Abdominal Imaging

, Volume 34, Issue 1, pp 113–120 | Cite as

Preoperative virtual simulation of adrenal tumors

  • Mikio Shiozawa
  • Naohiro Sata
  • Kazuyuki Endo
  • Masaru Koizumi
  • Yosikazu Yasuda
  • Hideo Nagai
  • Hiroshi Takakusaki
Open Access



Retroperitoneal endoscopic adrenalectomy (EA) is recognized as a principal procedure for benign adrenal tumors. However, a limited visual field and a narrow working space make this approach difficult, particularly in cases of obese patients or small tumors. Using multidetector row CT (MD-CT), this study investigated the use of preoperative virtual simulation (PVS) to identify tumor and central vein locations for EA, and verified these findings during EA surgery.

Patients and methods

The study enrolled 11 cases comprising 10 adrenal adenomas and one ACTH-independent macronodular adrenal hyperplasia admitted to Jichi Medical University Hospital, Tochigi, Japan, between November 2003 and October 2006. Patients were evaluated in a lateral bending position using MD-CT. 3D PVS images of ribs, vertebrae, kidneys, and adrenal tumors were generated and compared with real images obtained during EA.


The PVS images clearly showed the relative locations of the adrenal tumor, kidney, and adjacent anatomical structures. These locations were verified during EA. The central vein was identified in the PVS images in all cases. Information derived from the PVS images assisted in the performance of EA surgery.


Preoperative 3D-simulation images using MD-CT contributed to the safety and efficiency of performing EAs.


Virtual simulation Adrenal tumor Endoscopic adrenalectomy Retroperitoneal approach Three dimension 

Endoscopic adrenalectomy (EA) has become the standard treatment for benign adrenal tumors following the first report of endoscopic transperitoneal adrenalectomy for benign adrenal disease by Gagner et al. [1]. Transperitoneal and retroperitoneal approaches are the two principal surgical routes to the adrenal gland. While the transperitoneal approach is used more widely, the retroperitoneal approach offers particular advantages, although the narrower working space and fewer landmark organs make this latter technique more complicated [2, 3, 4]. Multidetector row CT (MD-CT) is a new type of CT that uses multiple detector rows, and provides finer image resolution and faster examinations than previous CT methodologies. MD-CT has provided new aspects for preoperative examinations in various fields [5, 6, 7, 8], including adrenal tumor treatment [3, 9]. Precise orientation in retroperitoneal EA is essential and reduces mortality and morbidity. The present study evaluated using MD-CT for preoperative virtual simulation (PVS) in the treatment of adrenal tumors. This technology was used to visually determine the relationship between the adrenal glands and adjacent organs, and the location of the central vein.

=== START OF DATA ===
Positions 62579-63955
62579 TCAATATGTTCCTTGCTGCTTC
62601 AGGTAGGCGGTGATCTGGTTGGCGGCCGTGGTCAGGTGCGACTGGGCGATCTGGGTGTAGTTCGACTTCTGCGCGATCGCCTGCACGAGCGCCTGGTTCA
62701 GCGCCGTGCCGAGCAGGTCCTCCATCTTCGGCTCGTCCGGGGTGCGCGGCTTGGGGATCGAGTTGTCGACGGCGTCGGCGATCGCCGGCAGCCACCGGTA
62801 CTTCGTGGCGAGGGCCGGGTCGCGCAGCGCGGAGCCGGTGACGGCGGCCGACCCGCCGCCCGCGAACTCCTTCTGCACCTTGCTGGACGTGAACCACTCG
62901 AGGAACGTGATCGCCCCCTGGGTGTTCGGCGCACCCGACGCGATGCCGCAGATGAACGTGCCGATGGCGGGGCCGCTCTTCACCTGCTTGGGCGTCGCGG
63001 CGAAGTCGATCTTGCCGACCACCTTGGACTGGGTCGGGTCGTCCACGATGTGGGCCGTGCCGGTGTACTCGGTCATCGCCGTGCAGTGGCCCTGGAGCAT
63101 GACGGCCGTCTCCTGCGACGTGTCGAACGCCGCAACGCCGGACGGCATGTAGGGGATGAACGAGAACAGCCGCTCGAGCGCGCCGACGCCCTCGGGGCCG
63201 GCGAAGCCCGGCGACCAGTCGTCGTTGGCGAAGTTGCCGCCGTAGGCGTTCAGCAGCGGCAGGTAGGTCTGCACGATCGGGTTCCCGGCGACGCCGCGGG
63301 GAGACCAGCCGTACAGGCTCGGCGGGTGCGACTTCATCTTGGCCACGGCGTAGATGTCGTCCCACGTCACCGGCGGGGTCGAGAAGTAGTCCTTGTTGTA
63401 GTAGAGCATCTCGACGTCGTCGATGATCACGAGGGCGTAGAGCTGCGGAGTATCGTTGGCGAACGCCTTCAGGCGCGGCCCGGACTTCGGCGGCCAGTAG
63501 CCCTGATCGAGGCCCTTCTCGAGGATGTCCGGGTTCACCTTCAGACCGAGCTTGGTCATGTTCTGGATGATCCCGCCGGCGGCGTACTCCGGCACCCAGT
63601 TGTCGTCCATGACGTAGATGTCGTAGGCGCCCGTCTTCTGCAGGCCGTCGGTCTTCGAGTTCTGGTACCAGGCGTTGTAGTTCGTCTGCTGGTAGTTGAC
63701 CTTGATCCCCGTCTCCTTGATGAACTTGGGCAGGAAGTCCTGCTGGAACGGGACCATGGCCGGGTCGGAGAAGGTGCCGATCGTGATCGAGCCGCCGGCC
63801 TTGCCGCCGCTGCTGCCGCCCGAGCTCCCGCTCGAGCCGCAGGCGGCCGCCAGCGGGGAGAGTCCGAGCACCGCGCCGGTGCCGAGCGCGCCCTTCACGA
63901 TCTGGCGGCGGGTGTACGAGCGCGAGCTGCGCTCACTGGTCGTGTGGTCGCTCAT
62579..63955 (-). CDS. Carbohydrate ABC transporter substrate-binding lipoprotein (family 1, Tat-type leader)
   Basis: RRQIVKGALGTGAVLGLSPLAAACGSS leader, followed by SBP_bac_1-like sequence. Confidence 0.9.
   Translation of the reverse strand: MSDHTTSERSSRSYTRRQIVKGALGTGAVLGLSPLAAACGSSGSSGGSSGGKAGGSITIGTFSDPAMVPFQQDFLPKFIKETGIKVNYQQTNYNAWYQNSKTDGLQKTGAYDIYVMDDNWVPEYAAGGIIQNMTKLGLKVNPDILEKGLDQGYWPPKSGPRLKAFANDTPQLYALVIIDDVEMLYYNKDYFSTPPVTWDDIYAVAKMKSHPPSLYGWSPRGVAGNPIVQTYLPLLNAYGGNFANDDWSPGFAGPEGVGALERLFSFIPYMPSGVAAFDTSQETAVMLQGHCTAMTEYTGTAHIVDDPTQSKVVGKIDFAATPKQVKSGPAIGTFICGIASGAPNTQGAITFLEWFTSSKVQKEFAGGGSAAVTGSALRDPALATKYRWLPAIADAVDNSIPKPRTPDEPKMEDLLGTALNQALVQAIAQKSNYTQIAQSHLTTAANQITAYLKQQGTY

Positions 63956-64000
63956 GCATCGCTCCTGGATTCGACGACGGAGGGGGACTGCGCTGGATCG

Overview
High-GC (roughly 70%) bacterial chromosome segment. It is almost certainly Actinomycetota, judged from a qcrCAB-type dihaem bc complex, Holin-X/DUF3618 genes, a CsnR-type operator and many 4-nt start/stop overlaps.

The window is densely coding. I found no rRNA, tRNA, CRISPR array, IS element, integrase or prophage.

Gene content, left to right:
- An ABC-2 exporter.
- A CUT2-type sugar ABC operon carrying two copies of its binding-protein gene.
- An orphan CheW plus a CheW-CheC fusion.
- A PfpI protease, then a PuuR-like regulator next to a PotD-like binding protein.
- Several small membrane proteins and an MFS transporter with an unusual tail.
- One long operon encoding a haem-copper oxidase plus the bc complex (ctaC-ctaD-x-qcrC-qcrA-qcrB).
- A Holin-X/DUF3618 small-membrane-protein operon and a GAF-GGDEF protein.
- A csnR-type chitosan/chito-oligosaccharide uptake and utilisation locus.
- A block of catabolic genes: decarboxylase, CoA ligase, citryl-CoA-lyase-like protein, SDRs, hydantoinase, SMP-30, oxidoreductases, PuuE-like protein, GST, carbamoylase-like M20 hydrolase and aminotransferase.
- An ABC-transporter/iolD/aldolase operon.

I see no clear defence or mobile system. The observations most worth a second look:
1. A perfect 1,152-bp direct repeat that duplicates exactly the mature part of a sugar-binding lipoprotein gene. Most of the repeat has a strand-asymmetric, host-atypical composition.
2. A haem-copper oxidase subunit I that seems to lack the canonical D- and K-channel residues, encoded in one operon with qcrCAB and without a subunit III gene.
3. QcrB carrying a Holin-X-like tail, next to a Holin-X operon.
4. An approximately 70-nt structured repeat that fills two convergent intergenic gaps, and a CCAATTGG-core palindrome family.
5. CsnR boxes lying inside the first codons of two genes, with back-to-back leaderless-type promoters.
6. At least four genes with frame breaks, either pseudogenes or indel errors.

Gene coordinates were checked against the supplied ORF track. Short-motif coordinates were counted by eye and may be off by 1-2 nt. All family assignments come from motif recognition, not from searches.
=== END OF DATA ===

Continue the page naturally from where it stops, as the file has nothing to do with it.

Patients and methods

From 1998 to 2006, 64 patients (31 males, 33 females; mean age: 50.1 years, ranging 18–77 years) underwent EA in the Department of Surgery, Jichi Medical University Hospital, Tochigi, Japan. Over this period, the methodology applied to reach the adrenal gland gradually changed from a gasless transperitoneal route to a pneumoretroperitoneal method. From 2003, a retroperitoneal lateral approach became our standard method, and we introduced preoperative virtual simulation (PVS) using MD-CT. Recently, 11 cases (4 males, 7 females, mean age: 52.3 years, 5 with Cushing syndrome, 4 with primary aldosteronism, 1 with pheochromocytoma, and 1 with hyperplasia) were evaluated using MD-CT and PVS. An MD-CT upper abdominal scan was performed with the patient in a lateral bending position, which was the same position as for the EA. All underwent scanning at 120 kV independent of body mass index; 250–350 mAs was selected in relation with the body mass index. First scanning was performed without contrast medium, followed by administration of an intravenous bolus infusion of 100 mL (300–350 mgI/mL depending on the body weight) iodine contrast medium (Omnipaque; Daiichi Sankyo, Tokyo, Japan) at a rate of 3 mL/sec using double-power injector. Second and third scanning was started at 30 s and 90 s after the beginning of the administration of the iodine contrast medium. The following parameters were used: detector setup, 0.75 × 16 mm; and helical pitch, 10.5/16 rows. Acquired 1.0-mm slices were reformed by 1.0-mm DICOM datasets. DICOM datasets were transferred to a workstation (M900 Quadra, Ziosoft) and PVS images generated. Adrenal tumors were first marked manually before postprocessing using the computer window levels. 3D-images of ribs, vertebrae, kidney, and marked tumors were volume rendered. We also sought to mark the line of the central vein. The PVS images were evaluated in comparison to real images from the EA.